Sophronia Temminnick at 14 is a great trial more interested in dismantling clocks and climbing trees than proper manners -- and the family can only hope that company never sees her atrocious curtsy. Her poor mother, desperate for her daughter to become a proper lady, enrolls the lively tomboy in Mademoiselle Geraldine's Finishing Academy for Young Ladies of Quality.It has intrigue, technology and delightfully humorous lines. Sophronia is clever and resourceful and a wonderful character to read about. I particularly liked the angle Carriger took where she's sent off to finishing school for acting too boyish and unladylike, but in the course of the book, she learns not only that her boyish interests can prove useful, but that there are also many uses for girlish things. Like full skirts to hide knives in or deceiving unsuspecting men with ladylike appearances. It's nice to not have dresses dismissed simply because they are feminine and dresses. (Of course, there's another opinion regarding dresses from a character we've grown to know and love from the Parasol Protectorate books.)
But young ladies learn to finish...everything. Certainly, they learn the fine arts of dance, dress, and etiquette, but they also learn to deal out death, diversion, and espionage -- in the politest possible ways, of course. Sophronia and her friends are in for a rousing first year's education.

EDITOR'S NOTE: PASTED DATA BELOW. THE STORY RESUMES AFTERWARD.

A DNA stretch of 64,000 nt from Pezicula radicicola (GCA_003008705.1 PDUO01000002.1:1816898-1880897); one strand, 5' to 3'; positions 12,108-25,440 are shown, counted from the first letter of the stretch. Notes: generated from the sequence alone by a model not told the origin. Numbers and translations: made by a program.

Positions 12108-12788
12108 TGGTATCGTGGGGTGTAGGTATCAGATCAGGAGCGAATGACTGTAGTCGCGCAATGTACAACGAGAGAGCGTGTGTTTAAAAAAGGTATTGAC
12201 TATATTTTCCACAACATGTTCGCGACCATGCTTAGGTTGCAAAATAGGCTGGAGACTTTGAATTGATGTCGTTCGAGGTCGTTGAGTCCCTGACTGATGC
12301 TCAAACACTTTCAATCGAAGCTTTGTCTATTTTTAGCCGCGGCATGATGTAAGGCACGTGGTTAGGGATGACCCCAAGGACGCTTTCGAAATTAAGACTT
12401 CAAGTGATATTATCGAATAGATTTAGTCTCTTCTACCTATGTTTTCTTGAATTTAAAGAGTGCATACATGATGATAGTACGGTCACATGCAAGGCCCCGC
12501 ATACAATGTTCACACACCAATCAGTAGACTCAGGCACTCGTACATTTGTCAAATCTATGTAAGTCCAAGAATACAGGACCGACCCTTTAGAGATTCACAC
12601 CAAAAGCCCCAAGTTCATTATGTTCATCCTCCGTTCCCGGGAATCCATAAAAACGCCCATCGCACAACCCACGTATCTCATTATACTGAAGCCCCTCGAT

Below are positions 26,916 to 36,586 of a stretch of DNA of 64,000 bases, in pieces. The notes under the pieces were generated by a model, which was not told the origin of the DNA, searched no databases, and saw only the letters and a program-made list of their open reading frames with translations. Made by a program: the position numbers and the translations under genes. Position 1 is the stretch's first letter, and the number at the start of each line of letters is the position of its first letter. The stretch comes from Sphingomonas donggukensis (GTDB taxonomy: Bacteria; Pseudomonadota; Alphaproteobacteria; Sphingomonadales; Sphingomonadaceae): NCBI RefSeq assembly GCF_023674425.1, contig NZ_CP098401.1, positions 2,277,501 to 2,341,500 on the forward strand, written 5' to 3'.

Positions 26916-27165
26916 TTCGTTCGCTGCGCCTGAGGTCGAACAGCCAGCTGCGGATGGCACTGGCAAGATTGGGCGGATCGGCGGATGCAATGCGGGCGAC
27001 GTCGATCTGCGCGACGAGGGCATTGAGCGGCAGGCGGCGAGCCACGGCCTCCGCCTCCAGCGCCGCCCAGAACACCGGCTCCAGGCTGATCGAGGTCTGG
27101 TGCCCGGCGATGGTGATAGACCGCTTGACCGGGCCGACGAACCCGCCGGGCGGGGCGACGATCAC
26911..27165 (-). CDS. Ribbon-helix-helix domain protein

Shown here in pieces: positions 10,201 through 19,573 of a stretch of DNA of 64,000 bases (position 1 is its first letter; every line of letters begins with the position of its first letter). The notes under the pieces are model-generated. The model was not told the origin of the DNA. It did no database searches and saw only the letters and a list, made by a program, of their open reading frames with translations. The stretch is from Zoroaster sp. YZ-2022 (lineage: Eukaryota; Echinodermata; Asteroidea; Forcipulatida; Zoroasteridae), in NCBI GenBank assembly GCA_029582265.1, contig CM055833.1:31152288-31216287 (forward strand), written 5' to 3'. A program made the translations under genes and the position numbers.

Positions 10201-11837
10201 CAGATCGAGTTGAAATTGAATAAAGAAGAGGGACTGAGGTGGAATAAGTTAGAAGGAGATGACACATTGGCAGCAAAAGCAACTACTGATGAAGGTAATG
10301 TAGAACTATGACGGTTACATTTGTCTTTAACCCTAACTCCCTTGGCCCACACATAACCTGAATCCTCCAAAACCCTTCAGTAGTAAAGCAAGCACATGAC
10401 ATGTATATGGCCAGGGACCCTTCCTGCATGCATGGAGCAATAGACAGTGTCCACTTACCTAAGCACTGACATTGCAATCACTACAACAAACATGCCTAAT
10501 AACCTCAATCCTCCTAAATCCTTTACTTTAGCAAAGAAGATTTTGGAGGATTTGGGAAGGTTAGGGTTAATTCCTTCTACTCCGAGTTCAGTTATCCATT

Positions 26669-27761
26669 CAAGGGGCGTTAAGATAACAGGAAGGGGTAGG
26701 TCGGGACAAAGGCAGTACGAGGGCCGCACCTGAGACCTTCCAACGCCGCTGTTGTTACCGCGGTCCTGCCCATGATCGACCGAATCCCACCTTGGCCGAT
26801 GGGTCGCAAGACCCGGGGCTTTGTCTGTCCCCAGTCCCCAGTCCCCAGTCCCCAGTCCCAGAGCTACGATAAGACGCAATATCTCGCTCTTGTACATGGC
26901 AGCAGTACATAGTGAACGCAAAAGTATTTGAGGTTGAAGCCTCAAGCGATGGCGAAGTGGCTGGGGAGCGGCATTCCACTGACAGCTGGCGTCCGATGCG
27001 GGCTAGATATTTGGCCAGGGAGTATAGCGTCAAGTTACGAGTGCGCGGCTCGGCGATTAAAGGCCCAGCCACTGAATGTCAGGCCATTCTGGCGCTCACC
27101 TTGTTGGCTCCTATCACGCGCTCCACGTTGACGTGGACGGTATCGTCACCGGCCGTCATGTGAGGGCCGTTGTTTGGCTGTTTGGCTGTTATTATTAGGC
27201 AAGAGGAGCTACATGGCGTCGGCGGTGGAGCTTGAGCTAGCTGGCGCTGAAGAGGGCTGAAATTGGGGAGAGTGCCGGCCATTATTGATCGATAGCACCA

I thought the technological regression was done well. There was technology that hadn't yet reached the levels in the Parasol Protectorate books, but it was clear the direction it was heading. For example the dirigibles are much less advanced and can't yet go very quickly in Finishing School, although we know they're used for long-distance travel in Parasol Protectorate.
Because of Sophronia's age, this series is being classed as YA (whereas Parasol Protectorate involved marriage and children and hence was for adults). However, I see no reason for adult readers not to enjoy it. There is little stylistic difference between the two series, even if the characters are mostly nothing alike (apart from the few that appear in both, of course). Since Sophronia is only fourteen, on the younger side for YA, I suspect it would be a good book to use to hook in younger readers.
Etiquette and Espionage was a quick read, which was a bit disappointing because I didn't want it to end. I can't wait to read the next in the series, which I believe is due out in November. Let's hope the series continues to progress at a book every six months. I think I could live with that. In the mean time, I want a Bumbersnoot — Sophronia's adorable mechanical puppy pet.
New readers to Carriger's world will find Etiquette and Espionage a good place to start. Returning readers will find the world a little different to how they remember, but not too much. I highly recommend Carriger's work to fans of steampunk, Victorian Britain, socially accepted vampires and werewolves and witty lines.
5 / 5 stars
First published: February 2013, Hachette
Series: Finishing School Book the First (of ?)
Format read: ebook on iThings
Source: bought from iBooks